Carnivora/metabolism , Evolution, Molecular , Inflammasomes/metabolism , Zoonoses/pathology , Animals , Caspase 1/genetics , Caspase 1/metabolism , Caspase 8/metabolism , Caspases, Initiator/genetics , Caspases, Initiator/metabolism , Cell Death , Cell Line , Humans , Interleukin-1beta/metabolism , Lipopolysaccharides/pharmacology , Macrophages/cytology , Macrophages/drug effects , Macrophages/metabolism , Mice , Mice, Inbred C57BL , NLR Proteins/genetics , NLR Proteins/metabolism , Recombinant Fusion Proteins/biosynthesis , Recombinant Fusion Proteins/genetics , Recombinant Proteins/genetics , Recombinant Proteins/metabolism , Salmonella typhi/pathogenicity , Zoonoses/immunology , Zoonoses/parasitology
15.
JCI Insight ; 6(13)2021 06 18.
Article in English | MEDLINE | ID: covidwho-1346128

ABSTRACT

We explored the potential link between chronic inflammatory arthritis and COVID-19 pathogenic and resolving macrophage pathways and their role in COVID-19 pathogenesis. We found that bronchoalveolar lavage fluid (BALF) macrophage clusters FCN1+ and FCN1+SPP1+ predominant in severe COVID-19 were transcriptionally related to synovial tissue macrophage (STM) clusters CD48hiS100A12+ and CD48+SPP1+ that drive rheumatoid arthritis (RA) synovitis. BALF macrophage cluster FABP4+ predominant in healthy lung was transcriptionally related to STM cluster TREM2+ that governs resolution of synovitis in RA remission. Plasma concentrations of SPP1 and S100A12 (key products of macrophage clusters shared with active RA) were high in severe COVID-19 and predicted the need for Intensive Care Unit transfer, and they remained high in the post-COVID-19 stage. High plasma levels of SPP1 were unique to severe COVID-19 when compared with other causes of severe pneumonia, and IHC localized SPP1+ macrophages in the alveoli of COVID-19 lung. Investigation into SPP1 mechanisms of action revealed that it drives proinflammatory activation of CD14+ monocytes and development of PD-L1+ neutrophils, both hallmarks of severe COVID-19. In summary, COVID-19 pneumonitis appears driven by similar pathogenic myeloid cell pathways as those in RA, and their mediators such as SPP1 might be an upstream activator of the aberrant innate response in severe COVID-19 and predictive of disease trajectory including post-COVID-19 pathology.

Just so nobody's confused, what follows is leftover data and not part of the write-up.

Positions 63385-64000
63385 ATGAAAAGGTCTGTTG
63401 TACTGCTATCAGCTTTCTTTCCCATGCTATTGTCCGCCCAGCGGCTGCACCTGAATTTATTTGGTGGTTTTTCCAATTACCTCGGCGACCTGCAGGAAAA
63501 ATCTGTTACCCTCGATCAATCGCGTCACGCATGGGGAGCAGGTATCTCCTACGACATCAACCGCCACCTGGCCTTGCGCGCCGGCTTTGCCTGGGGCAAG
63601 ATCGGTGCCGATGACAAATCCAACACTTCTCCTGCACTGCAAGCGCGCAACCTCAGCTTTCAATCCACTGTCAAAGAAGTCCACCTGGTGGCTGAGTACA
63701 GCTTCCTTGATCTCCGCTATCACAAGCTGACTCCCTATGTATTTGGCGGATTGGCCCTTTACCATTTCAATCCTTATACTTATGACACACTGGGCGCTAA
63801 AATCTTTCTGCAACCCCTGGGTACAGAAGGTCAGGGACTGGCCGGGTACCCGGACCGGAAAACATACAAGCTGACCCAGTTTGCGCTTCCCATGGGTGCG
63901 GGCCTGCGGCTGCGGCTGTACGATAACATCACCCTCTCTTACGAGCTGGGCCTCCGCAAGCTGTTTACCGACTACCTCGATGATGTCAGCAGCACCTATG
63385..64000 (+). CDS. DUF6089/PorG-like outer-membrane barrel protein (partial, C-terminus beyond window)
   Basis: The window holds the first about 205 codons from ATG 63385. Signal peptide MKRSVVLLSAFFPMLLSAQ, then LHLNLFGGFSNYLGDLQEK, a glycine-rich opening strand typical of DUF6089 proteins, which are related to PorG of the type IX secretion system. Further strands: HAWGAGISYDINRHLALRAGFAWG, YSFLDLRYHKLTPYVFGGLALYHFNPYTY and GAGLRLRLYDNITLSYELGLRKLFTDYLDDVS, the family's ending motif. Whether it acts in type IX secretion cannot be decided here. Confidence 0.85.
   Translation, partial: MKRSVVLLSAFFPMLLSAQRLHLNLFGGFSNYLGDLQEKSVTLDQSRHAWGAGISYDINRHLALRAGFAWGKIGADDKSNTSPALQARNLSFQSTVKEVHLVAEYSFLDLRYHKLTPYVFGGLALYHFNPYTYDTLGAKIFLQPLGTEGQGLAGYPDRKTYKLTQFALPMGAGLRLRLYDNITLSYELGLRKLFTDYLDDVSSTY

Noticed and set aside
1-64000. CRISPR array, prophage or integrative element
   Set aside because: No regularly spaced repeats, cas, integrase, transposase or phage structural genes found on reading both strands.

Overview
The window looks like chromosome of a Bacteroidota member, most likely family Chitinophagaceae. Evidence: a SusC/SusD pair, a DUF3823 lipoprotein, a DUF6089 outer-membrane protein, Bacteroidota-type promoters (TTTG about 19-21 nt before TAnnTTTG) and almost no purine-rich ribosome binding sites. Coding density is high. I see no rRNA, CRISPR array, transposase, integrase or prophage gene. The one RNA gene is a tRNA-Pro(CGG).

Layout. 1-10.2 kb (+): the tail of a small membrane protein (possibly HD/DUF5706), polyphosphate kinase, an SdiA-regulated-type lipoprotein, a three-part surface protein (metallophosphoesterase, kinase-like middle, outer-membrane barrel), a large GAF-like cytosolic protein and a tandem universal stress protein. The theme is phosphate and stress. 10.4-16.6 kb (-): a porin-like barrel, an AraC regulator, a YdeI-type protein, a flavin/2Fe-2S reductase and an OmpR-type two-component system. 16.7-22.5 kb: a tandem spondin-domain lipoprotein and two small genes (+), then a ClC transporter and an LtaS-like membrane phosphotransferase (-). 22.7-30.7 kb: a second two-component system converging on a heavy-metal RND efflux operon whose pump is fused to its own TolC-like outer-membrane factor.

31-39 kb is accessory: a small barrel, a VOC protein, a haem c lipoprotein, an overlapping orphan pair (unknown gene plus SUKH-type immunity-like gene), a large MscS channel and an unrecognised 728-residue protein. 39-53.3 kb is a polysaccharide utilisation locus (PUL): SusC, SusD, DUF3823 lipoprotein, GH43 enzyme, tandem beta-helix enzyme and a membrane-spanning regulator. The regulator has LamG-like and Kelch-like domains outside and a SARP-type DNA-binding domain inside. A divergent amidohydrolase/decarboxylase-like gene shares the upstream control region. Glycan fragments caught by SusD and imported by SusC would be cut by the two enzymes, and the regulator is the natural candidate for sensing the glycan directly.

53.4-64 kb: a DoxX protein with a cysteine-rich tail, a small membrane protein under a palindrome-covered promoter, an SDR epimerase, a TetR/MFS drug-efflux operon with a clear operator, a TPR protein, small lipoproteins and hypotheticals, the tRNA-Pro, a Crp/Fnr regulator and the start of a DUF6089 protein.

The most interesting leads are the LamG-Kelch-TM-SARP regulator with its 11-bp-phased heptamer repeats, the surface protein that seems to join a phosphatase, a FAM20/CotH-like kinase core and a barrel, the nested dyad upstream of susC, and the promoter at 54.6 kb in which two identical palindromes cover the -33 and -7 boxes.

Subject(s)
Arthritis, Rheumatoid/immunology , COVID-19/immunology , Monocytes/immunology , Neutrophils/immunology , Osteopontin/immunology , Arthritis, Rheumatoid/metabolism , B7-H1 Antigen/immunology , Bronchoalveolar Lavage Fluid/immunology , CD48 Antigen/immunology , COVID-19/chemically induced , COVID-19/metabolism , Fatty Acid-Binding Proteins/immunology , Humans , Lectins/immunology , Lipopolysaccharide Receptors/immunology , Lipopolysaccharide Receptors/metabolism , Lung/diagnostic imaging , Lung/immunology , Lung/metabolism , Lung/pathology , Macrophages/immunology , Macrophages/metabolism , Membrane Glycoproteins/immunology , Monocytes/metabolism , Neutrophils/metabolism , Osteopontin/blood , Receptor Protein-Tyrosine Kinases/metabolism , Receptors, Immunologic/immunology , S100A12 Protein/immunology , S100A12 Protein/metabolism , Synovial Membrane/immunology , Tomography, X-Ray Computed
16.
Nat Commun ; 12(1): 4567, 2021 07 27.
Article in English | MEDLINE | ID: covidwho-1328845

ABSTRACT

Few studies have used a longitudinal approach to describe the immune response to SARS-CoV-2 infection. Here, we perform single-cell RNA sequencing of bronchoalveolar lavage fluid cells longitudinally obtained from SARS-CoV-2-infected ferrets. Landscape analysis of the lung immune microenvironment shows distinct changes in cell proportions and characteristics compared to uninfected control, at 2 and 5 days post-infection (dpi). Macrophages are classified into 10 distinct subpopulations with transcriptome changes among monocyte-derived infiltrating macrophages and differentiated M1/M2 macrophages, notably at 2 dpi. Moreover, trajectory analysis reveals gene expression changes from monocyte-derived infiltrating macrophages toward M1 or M2 macrophages and identifies a macrophage subpopulation that has rapidly undergone SARS-CoV-2-mediated activation of inflammatory responses. Finally, we find that M1 or M2 macrophages show distinct patterns of gene modules downregulated by immune-modulatory drugs. Overall, these results elucidate fundamental aspects of the immune response dynamics provoked by SARS-CoV-2 infection.


Subject(s)
COVID-19/genetics , COVID-19/metabolism , Macrophages/metabolism , Macrophages/physiology , Animals , Bronchoalveolar Lavage Fluid , Ferrets